North Carolina lawmakers are considering a bill that would authorize a review of existing onshore shale gas laws and create a framework for possible new state regulation, as well as allow offshore natural gas drilling and create a compact with neighboring states.

The Energy Jobs Act, also known as SB 709, passed its first reading in the state Senate on April 20 and was referred to the commerce committee.

SB 709 calls for the state Department of Environment and Natural Resources (DENR) to conduct a review of laws governing onshore shale gas — and to examine its commercial potential — by May 1, 2012. The bill also directs the DENR to review regulations in other states — specifically mentioning Texas, Pennsylvania and Alabama — and to make recommendations on issues including hydraulic fracturing and well siting and permitting.

The bill would also create an Energy Jobs Council, which would serve in an advisory role within the state Department of Commerce. The panel would have nine members, including the Commerce secretary and eight state citizens from various energy-related industries. The governor would appoint two members, while the president pro tempore of the state Senate and the speaker of the state House of Representatives would each appoint three members. Panel members would serve four-year terms beginning Oct. 1.

Researchers from the North Carolina Geological Survey (NCGS) and the U.S. Geological Survey are trying to determine how much shale gas may be recoverable from the Cumnock Formation, an 800-foot interval of organic-rich black shale that extends across 25,000 acres at depths of less than 3,000 feet. The shale play is in Lee and Chatham counties in the central part of the state (see Daily GPI, Aug. 27, 2010).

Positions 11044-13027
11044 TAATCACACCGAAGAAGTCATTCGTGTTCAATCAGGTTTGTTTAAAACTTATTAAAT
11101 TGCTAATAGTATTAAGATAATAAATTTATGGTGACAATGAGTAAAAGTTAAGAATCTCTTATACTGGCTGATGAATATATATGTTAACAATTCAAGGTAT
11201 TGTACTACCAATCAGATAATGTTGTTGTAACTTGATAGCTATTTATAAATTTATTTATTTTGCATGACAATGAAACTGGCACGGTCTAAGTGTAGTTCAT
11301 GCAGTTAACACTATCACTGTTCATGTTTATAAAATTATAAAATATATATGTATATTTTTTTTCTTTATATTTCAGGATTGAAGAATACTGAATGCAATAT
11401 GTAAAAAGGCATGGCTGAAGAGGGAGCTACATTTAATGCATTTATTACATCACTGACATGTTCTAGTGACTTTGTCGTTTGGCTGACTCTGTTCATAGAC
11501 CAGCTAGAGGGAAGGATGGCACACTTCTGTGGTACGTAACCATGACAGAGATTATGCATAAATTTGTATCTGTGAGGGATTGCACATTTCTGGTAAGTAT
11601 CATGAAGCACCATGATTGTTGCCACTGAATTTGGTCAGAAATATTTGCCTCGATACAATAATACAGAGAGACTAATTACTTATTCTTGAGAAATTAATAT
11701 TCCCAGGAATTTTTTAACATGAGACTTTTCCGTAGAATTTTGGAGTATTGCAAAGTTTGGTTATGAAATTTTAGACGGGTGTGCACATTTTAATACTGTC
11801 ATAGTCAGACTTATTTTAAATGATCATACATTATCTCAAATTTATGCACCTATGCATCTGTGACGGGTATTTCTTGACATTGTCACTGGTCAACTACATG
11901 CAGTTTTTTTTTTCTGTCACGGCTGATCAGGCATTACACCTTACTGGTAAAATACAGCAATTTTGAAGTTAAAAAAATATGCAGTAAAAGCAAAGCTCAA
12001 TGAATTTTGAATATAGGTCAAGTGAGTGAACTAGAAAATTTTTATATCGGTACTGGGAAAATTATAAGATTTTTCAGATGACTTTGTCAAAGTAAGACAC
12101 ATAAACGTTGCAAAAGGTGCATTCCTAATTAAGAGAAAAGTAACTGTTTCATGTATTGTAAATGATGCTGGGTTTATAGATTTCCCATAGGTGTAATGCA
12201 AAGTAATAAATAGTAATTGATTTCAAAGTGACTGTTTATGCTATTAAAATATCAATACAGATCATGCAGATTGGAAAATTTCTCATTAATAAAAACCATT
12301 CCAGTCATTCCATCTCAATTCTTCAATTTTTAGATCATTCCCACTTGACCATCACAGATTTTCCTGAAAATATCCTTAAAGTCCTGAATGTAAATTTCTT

Supporters of SB 709 contend that developing the state’s offshore gas resources would create more than 6,700 jobs and add more than $659 million a year to the state’s gross domestic product for the next 30 years, generating almost $10 billion in cost sharing of government revenues at an average of $484 million per year to the state.

Active offshore leases in North Carolina — which comprise two individual lease blocks, each about nine square nautical miles in size — reportedly contain about 5 Tcf of economically recoverable natural gas. According to the federal government, nearly 30 Tcf of natural gas lies off the coast of North Carolina, Virginia and South Carolina. SB 709 calls for North Carolina to form an offshore energy compact with those two neighboring states.

Under the bill, 25% of the state’s share of royalties and revenue from both offshore and onshore energy production will go to the general fund, 20% will go to highways and 15% will go to community colleges. Both the University of North Carolina and the DENR will receive 15%, the former for energy research and development and the latter for coastal conservation. The State Port Authority is to receive 5% for infrastructure costs, while the state Department of Commerce will receive another 5% for bringing energy-related industry to the state.

The primary sponsors of the bill are Sens. Bob Rucho (R-Matthews), Harry Brown (R-Jacksonville) and Tommy Tucker (R-Waxhaw). Five additional lawmakers — Sens. Austin Allran (R-Hickory), Andrew Brock (R-Mocksville), Rick Gunn (R-Burlington), David Rouzer (R-Smithfield) and Dan Soucek (R-Boone) — have joined as co-sponsors of the bill.